As you look out at the possibilities which this New Year holds for you and your family, first take some time to examine those things—or people—which need releasing. Maybe friendships need to be re-evaluated. Or family ties need to be strengthened—or bound more loosely. Perhaps you need to teach your child to be more independent. Or delicately encourage your aging mother to lean more heavily on your shoulders.

It’s always more refreshing to start anew if old baggage has been properly dealt with. The New Year will most assuredly get off to a better start if you wipe the slate clean before scribbling your long list of should’s and could’s.

So personal reflection is the order of the day. Examining your life and listening to that still voice deep inside you will help you release as needed. Or hold onto people and things that need holding onto.

I look forward to exploring the possibilities of the New Year with you. With enthusiasm and expectant optimism.

All blessings,


A Nick Note

With three days away from home—a long drive on Friday followed by moving rituals on Saturday and Sunday—things had been sailing along quite smoothly. On Monday morning, we went to his new hospital to simply meet his new docs and to turn in some paperwork to assure that everyone is on the same page, medically speaking. We quickly discovered, through a routine and quick finger-stick, that not only had his counts plummeted to zero since we left home, but that he needed a two-unit red-blood transfusion as well. I was horrified. We wound up spending eleven hours on Monday in the hospital, where he was admitted for the transfusion ordeal. Our trip back home has been postponed by a day, as we wanted to be here with him while he underwent the transfusion in a brand new place. Needless to say, this was not exactly the release we had imagined. His spirits are great, and we thankfully report that Tuesday morning found him filled with renewed energy. As he is severely neutropenic, he needs to be especially careful to avoid crowds and germs…all of this as he embarks on his college career.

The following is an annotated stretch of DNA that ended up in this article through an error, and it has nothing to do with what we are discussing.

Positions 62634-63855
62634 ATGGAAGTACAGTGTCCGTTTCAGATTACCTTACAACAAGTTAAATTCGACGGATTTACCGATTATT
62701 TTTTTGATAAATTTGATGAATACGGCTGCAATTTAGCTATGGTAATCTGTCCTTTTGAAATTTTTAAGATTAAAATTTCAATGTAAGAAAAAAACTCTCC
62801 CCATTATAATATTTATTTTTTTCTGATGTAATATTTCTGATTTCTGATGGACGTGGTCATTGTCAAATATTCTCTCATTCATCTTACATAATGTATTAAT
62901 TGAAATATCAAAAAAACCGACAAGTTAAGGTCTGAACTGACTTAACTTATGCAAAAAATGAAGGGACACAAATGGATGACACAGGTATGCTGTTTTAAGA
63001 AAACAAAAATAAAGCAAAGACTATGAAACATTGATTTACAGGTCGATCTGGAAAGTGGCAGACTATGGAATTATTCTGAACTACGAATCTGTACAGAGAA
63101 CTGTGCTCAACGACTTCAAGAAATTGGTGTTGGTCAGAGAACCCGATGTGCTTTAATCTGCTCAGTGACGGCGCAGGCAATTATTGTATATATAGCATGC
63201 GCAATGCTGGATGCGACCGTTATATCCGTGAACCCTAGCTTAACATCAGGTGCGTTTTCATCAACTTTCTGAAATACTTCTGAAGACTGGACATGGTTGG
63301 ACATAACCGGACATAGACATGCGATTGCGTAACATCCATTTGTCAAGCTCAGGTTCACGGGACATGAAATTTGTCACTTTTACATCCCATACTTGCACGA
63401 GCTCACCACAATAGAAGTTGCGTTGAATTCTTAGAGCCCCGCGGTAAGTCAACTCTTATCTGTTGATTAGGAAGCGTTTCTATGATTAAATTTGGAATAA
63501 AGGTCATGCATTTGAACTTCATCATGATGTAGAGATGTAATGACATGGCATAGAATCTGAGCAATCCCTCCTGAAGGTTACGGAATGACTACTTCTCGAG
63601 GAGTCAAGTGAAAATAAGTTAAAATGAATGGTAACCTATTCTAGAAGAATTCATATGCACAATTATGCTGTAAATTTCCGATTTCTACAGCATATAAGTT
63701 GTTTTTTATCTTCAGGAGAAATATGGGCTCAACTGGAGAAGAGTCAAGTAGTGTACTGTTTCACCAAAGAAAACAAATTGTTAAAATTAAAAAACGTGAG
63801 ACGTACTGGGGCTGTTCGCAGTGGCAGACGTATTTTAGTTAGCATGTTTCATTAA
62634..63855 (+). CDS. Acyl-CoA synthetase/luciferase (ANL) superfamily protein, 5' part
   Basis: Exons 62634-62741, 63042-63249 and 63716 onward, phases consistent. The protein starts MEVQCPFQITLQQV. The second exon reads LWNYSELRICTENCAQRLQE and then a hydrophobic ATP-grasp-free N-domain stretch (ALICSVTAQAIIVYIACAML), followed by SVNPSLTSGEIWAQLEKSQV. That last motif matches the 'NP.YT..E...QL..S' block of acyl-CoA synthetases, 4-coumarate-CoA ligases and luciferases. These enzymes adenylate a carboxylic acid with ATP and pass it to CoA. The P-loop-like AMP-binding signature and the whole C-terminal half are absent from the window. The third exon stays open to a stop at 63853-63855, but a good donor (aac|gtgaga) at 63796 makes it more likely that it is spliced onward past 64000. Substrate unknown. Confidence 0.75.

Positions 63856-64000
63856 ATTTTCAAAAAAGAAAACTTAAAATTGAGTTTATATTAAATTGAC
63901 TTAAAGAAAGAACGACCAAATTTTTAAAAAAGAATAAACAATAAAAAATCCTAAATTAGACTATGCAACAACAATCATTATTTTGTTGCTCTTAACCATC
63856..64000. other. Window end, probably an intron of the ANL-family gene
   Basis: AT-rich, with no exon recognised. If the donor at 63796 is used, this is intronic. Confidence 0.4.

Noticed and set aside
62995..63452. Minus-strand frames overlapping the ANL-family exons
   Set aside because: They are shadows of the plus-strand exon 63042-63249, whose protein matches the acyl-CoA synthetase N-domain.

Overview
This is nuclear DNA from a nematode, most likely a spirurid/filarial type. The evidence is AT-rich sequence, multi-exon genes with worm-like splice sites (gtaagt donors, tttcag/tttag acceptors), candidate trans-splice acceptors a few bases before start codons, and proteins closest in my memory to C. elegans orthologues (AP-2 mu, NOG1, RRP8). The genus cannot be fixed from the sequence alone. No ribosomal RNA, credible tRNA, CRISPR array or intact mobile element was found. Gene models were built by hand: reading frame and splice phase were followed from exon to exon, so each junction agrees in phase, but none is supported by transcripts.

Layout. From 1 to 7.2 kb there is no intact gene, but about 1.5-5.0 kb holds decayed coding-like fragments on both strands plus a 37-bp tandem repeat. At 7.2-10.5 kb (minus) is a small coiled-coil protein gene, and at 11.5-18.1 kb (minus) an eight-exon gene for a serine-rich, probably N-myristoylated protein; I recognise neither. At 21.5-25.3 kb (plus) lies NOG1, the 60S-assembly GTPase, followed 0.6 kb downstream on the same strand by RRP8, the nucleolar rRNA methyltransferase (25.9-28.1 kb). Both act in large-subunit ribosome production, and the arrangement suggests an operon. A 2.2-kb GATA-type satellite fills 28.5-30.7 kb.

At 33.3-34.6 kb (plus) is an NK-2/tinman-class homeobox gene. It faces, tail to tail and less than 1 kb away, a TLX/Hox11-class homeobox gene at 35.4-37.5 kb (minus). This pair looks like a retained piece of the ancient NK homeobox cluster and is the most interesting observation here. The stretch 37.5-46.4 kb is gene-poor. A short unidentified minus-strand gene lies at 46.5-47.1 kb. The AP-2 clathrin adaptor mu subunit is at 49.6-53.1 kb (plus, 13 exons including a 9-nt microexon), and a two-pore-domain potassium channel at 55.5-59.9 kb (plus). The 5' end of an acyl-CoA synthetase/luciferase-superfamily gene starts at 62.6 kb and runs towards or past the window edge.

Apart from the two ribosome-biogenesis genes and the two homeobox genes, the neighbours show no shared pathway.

You might guess that this has posed some restraints on my enthusiasm! I will not be releasing Nick with the good cheer for which I had hoped. (It’s a lot easier to write about releasing than it is to endure releasing.) As you keep Nick in your prayers, please keep me covered also. Releasing a healthy first-born to college sends many moms weeping; releasing a neutropenic first-born to college on chemo for leukemia is a lot for me to handle. It will send me to my knees as well as to reach out to any and all friends willing to keep Nick totally covered in prayer. This is tough stuff indeed….

But there are blessings deep inside the experience, and I’m starting to just now see some of them. Maybe that’ll be another Newsletter….

A Rocket Mom Society Note

The newly-forming Rocket Mom Society (RMS) will meet at the Mother Ship in two weeks. The exact launch date and time are TBA tomorrow. (My delayed trip has caused some confusion here; apologies please!)

For the first three months of the year we’ll hold “G.A.T.” meetings: “Getting your Act Together.” January G.A.T.: Developing a vision for your family and outlining family and individual goals; February G.A.T.: Home Organization for the stuff of your life; March G.A.T.: Organizing the papers of your life, including school, office and financials. If you live in or near Fairfield County, Connecticut or Westchester County, New York, and would like to be a part of this group, please check out details at: Click on “Rocket Mom Society.” Or email Carolina: